Organizers are preparing to wave the green flag for Saturday’s Mount Airy Moonshine and Racers’ Reunion, which is expected to include a 20th-anniversary tribute to the 9/11 tragedy.
The event in downtown Mount Airy is being held for the second time, after being launched in 2019 and interrupted by COVID-19 last year.
Scheduled from 9 a.m. to 6 p.m., it will celebrate racing’s roots in the moonshine traditions of Appalachia, wherein some of NASCAR’S most-legendary figures honed their skills.
Between 70 and 80 race cars will be parked along North Main Street during the Mount Airy Moonshine and Racers’ Reunion event. It also is to include an autograph session featuring former drivers headlined by Bobby Allison, beginning after the opening program.
It is planned in the municipal parking lot beside Brannock and Hiatt Furniture, to additionally include family members of the late Wendell Scott and Tim Flock, among others.
Big Chuck from the “Moonshiners” reality-television series also is scheduled to be on hand, along with James Hatfield of the family involved with the McCoy feud and authors.
In highlighting the event theme, a moonshine distillery will be displayed during the racing reunion that is free and open to the public.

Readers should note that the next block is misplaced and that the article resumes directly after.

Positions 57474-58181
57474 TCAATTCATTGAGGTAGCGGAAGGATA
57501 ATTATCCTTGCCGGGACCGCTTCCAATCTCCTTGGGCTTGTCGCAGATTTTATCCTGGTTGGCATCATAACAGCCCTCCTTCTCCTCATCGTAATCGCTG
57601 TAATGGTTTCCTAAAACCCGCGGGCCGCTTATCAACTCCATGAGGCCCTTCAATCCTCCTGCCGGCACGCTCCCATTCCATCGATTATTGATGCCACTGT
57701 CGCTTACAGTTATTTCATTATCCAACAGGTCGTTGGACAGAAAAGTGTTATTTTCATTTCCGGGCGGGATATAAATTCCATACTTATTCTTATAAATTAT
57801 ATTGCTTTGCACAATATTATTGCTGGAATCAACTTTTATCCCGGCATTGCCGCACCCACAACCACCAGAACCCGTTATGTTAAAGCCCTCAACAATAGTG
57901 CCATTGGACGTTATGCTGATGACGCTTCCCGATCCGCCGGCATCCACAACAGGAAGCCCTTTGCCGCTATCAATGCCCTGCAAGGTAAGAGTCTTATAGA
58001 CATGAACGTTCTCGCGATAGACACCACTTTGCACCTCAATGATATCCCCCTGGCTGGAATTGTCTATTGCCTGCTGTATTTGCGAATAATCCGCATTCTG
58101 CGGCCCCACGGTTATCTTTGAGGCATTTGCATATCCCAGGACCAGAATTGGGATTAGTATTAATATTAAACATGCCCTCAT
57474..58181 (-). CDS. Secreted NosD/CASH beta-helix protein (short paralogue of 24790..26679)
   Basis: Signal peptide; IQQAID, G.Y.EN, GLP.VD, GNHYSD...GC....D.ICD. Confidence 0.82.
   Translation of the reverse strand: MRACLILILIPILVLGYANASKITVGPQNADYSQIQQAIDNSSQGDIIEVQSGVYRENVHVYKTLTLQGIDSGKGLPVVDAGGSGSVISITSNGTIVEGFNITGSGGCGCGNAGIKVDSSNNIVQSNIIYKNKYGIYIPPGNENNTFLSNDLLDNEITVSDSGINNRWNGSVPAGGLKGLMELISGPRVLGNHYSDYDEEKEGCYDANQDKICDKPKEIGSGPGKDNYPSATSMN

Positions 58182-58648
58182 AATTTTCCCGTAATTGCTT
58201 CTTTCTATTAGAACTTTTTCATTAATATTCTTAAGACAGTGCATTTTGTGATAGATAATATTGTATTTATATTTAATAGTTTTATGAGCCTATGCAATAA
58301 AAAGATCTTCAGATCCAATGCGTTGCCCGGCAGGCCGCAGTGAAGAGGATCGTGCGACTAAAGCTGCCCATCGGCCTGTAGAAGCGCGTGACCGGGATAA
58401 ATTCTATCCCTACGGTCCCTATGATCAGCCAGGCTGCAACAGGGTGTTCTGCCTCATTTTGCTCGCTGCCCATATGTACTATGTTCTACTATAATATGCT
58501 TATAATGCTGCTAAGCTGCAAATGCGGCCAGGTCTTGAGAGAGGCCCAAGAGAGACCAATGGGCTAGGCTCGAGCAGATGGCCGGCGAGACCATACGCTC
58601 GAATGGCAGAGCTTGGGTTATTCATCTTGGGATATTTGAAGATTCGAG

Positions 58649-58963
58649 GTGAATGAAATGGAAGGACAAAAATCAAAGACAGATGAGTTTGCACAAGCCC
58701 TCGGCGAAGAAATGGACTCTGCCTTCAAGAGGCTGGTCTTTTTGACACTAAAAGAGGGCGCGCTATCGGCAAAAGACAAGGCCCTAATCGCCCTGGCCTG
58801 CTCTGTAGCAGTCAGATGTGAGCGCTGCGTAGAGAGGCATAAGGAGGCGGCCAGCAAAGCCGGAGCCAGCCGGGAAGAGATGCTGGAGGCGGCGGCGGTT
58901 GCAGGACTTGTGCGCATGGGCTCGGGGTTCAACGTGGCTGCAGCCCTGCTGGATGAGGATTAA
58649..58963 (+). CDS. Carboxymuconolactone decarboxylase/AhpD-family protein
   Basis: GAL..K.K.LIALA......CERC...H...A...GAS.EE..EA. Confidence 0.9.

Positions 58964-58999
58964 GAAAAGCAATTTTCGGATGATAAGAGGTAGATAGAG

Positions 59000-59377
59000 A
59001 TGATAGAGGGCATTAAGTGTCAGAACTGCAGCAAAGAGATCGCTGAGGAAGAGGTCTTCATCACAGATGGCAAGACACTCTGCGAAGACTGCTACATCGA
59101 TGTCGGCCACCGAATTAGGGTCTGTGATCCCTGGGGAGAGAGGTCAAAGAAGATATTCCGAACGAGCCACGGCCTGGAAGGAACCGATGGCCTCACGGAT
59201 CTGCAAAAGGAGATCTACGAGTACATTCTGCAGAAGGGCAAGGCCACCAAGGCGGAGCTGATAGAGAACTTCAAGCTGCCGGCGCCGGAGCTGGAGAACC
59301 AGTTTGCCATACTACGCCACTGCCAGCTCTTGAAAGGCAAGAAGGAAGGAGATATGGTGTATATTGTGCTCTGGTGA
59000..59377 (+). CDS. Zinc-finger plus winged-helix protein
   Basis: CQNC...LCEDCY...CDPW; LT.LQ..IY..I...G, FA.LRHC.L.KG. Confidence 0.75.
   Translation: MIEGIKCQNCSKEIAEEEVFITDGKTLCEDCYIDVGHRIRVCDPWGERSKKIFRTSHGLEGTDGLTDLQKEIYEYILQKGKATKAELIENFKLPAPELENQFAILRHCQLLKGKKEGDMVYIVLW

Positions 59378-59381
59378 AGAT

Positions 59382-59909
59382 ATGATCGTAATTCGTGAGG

“We are going to talk about 9/11,” said event organizer Phil Marsh, the president of the Downtown Business Association.
Mount Airy Mayor Ron Niland will speak at an opening ceremony slated for 9 a.m. Saturday in the municipal parking lot.
Along with remarks acknowledging the 9/11 tragedy, the program is to have a patriotic flavor that will include a flag presentation by Boy Scouts and a rendering of the national anthem by Gary Russell.
Saturday also offers the opportunity for attendees to visit the Mount Airy Stock Car Racing Wall of Fame in the Coca-Cola mural alleyway downtown.
At 4 p.m. Saturday, Marsh said some of the race cars will be driven to the site of the former Mount Airy Speedway/White Dirt Race Track, located on Race Track Road off N.C. 89 west of town. Stock car racing once took place there beginning in the 1940s.